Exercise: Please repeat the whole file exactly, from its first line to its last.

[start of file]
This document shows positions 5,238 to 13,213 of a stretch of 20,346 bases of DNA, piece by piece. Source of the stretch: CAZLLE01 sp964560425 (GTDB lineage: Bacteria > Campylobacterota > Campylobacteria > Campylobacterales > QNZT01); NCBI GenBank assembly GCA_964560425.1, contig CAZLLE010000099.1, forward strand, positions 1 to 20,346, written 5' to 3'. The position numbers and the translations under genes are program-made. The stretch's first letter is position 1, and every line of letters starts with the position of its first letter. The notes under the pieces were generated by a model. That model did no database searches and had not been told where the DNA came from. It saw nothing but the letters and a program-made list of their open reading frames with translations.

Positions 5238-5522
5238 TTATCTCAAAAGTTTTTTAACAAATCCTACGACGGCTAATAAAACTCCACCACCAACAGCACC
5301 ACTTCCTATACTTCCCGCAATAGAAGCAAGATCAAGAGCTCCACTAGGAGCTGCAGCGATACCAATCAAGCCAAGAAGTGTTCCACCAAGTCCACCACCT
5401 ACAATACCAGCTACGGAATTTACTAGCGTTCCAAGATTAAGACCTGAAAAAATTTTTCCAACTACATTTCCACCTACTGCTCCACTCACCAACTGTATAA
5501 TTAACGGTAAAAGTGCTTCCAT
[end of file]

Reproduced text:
This document shows positions 5,238 to 13,213 of a stretch of 20,346 bases of DNA, piece by piece. Source of the stretch: CAZLLE01 sp964560425 (GTDB lineage: Bacteria > Campylobacterota > Campylobacteria > Campylobacterales > QNZT01); NCBI GenBank assembly GCA_964560425.1, contig CAZLLE010000099.1, forward strand, positions 1 to 20,346, written 5' to 3'. The position numbers and the translations under genes are program-made. The stretch's first letter is position 1, and every line of letters starts with the position of its first letter. The notes under the pieces were generated by a model. That model did no database searches and had not been told where the DNA came from. It saw nothing but the letters and a program-made list of their open reading frames with translations.

Positions 5238-5522
5238 TTATCTCAAAAGTTTTTTAACAAATCCTACGACGGCTAATAAAACTCCACCACCAACAGCACC
5301 ACTTCCTATACTTCCCGCAATAGAAGCAAGATCAAGAGCTCCACTAGGAGCTGCAGCGATACCAATCAAGCCAAGAAGTGTTCCACCAAGTCCACCACCT
5401 ACAATACCAGCTACGGAATTTACTAGCGTTCCAAGATTAAGACCTGAAAAAATTTTTCCAACTACATTTCCACCTACTGCTCCACTCACCAACTGTATAA
5501 TTAACGGTAAAAGTGCTTCCAT